United States

More states requiring driver's license data as e-file fraud protection

TAX BLOG  | 


Taxpayers and preparers may be required to provide state driver’s license information as an increasing number of states include the mandate in order to e-file state returns. In the past few years, the progression of technology and ease of e-filing has created convenience for both states and taxpayers. However, the growing issue of identity theft and refund fraud is pushing states to impose additional safeguards to protect against tax return fraud.

In a report published by the U.S. Government Accountability Office, the IRS estimated it prevented or recovered over $22 billion from being paid out in refund fraud situations in 2014. While this is a significant success for the IRS, the agency still paid out over $3.1 billion to fraudulent tax returns.

Currently, driver’s license information is not necessary to file a Federal tax return, however, the IRS has imposed other measures to combat identity fraud, including an Identity Protection Pin for those who have been subject to fraud in the past. States, on the other hand, are more slowly imposing a requirement for driver’s license or state issued ID information to e-file state tax returns.

Ohio is one of the latest states to require a driver’s license or state-issued ID to e-file income tax returns. The new 2016 ID requirement is the most recent method Ohio has implemented to fight refund fraud. Other states imposing ID requirements include Alabama, Illinois and New York. In these states, unless the taxpayer does not hold a driver’s license or state issued ID, an e-filed tax return could be rejected or delayed without the license information, even if no refund is requested.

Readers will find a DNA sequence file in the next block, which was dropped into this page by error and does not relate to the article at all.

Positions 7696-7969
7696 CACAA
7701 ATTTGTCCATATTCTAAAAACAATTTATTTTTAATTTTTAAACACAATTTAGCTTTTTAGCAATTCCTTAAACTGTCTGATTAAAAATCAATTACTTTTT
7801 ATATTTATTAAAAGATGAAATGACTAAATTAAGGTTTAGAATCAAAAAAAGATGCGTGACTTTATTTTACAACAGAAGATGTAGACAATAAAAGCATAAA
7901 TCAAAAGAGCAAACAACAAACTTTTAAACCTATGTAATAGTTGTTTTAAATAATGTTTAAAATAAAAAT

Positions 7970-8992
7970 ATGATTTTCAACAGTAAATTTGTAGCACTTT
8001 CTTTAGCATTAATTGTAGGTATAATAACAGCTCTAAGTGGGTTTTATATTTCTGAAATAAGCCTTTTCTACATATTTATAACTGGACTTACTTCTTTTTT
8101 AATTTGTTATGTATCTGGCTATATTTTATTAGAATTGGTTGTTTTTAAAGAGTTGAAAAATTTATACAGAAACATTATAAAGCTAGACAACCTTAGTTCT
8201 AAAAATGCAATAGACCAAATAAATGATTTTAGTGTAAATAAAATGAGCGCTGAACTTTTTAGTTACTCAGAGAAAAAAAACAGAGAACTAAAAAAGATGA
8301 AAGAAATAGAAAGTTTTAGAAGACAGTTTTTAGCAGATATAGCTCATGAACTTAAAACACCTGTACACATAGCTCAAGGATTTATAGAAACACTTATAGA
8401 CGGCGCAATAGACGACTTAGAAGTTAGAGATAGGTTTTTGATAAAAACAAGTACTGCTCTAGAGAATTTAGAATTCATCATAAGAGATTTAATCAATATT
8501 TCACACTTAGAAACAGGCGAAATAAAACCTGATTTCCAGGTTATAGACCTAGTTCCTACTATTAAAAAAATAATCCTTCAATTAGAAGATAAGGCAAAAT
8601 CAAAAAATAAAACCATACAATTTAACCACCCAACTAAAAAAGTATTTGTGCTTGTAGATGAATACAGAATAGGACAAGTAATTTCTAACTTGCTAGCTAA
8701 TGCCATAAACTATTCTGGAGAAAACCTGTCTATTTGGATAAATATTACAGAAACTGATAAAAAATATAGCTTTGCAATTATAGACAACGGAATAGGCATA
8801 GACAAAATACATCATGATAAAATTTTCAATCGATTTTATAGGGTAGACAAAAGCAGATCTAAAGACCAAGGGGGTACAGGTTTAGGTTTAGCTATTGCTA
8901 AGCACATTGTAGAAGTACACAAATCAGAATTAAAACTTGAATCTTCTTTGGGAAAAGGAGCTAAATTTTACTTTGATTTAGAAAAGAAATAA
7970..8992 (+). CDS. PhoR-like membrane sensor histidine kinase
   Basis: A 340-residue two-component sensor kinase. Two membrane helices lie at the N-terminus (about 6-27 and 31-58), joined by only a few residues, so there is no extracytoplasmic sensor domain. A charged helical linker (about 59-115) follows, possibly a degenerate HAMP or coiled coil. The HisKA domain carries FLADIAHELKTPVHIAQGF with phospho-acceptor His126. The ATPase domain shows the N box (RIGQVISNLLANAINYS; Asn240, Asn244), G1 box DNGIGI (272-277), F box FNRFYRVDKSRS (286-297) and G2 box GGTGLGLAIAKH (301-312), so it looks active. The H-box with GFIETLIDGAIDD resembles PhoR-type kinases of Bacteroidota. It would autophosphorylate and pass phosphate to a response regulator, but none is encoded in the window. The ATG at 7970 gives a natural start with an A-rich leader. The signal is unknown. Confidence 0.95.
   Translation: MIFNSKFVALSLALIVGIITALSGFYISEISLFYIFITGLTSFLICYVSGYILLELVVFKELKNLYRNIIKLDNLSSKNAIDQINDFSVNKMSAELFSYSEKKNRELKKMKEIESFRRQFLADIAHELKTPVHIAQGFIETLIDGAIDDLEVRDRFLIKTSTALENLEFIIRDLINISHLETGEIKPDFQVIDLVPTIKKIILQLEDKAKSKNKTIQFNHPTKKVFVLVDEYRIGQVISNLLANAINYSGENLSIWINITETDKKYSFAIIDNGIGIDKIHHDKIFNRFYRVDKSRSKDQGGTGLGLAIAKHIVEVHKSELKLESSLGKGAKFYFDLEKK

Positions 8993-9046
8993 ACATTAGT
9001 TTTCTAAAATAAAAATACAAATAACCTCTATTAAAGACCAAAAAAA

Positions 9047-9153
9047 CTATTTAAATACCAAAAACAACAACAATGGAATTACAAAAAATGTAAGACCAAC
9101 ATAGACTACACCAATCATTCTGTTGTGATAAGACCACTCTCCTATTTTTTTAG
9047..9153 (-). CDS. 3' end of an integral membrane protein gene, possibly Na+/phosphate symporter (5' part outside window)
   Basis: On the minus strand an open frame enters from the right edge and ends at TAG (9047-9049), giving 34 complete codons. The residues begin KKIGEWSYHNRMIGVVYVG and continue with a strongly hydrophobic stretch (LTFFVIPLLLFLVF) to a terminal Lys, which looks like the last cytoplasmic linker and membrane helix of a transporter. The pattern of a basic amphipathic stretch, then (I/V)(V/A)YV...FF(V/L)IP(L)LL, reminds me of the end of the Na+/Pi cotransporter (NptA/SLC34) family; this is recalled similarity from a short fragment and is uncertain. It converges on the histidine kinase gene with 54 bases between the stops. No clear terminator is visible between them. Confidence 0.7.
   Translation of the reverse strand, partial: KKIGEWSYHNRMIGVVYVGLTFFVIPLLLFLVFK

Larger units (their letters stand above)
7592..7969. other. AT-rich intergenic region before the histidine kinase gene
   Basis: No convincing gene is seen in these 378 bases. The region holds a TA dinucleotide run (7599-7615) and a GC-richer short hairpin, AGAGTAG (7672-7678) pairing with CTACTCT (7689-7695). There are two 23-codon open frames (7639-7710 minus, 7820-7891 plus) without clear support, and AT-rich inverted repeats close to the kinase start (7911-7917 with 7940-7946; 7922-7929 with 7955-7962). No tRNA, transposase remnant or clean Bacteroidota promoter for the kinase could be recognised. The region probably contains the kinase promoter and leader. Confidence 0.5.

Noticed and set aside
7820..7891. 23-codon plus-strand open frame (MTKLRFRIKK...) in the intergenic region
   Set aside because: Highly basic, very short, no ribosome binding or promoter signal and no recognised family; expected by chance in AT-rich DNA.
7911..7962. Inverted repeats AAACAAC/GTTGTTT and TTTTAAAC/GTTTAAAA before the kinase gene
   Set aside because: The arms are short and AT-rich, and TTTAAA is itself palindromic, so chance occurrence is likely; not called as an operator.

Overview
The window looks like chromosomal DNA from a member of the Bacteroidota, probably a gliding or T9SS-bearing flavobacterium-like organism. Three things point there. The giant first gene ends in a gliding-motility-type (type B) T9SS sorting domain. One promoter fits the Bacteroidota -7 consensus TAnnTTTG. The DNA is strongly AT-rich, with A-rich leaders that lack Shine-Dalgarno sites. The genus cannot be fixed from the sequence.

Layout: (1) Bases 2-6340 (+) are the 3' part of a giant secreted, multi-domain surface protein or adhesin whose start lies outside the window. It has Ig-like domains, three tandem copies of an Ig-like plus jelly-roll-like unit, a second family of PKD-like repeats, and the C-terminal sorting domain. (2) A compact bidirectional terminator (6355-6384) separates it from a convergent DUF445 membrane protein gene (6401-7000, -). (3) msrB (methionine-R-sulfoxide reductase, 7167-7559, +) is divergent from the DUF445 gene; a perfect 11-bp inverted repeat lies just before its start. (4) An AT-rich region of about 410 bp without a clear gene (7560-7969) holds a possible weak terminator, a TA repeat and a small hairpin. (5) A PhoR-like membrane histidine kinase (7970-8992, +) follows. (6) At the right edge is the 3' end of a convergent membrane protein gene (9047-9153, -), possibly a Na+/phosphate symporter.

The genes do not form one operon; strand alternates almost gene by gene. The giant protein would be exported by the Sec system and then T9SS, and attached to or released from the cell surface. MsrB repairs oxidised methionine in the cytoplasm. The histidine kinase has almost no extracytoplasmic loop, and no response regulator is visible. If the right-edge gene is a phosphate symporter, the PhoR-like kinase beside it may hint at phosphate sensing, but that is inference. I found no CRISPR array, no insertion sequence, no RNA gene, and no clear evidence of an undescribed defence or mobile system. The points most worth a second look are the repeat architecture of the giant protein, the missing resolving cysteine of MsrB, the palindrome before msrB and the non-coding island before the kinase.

The majority of other states are asking taxpayers to voluntarily provide their driver’s license information to help combat fraud and expedite the refund process. In these instances, a tax return should still be accepted without the license information.

Although not all states have a driver’s license requirement at this time, the increasing rate of identity theft may force more states to implement the safeguard as a security measure. Taxpayers and tax preparers should review each state’s filing requirements and be prepared to collect this information in order to avoid unnecessary delays in filing tax returns and receiving refunds. 


Brian Kirkell

Principal

Brian provides advanced technical analysis of state and local tax issues important to middle market businesses. Reach him at brian.kirkell@rsmus.com.

Areas of focus: Washington National TaxState and Local TaxOnline and Remote Seller Sales Tax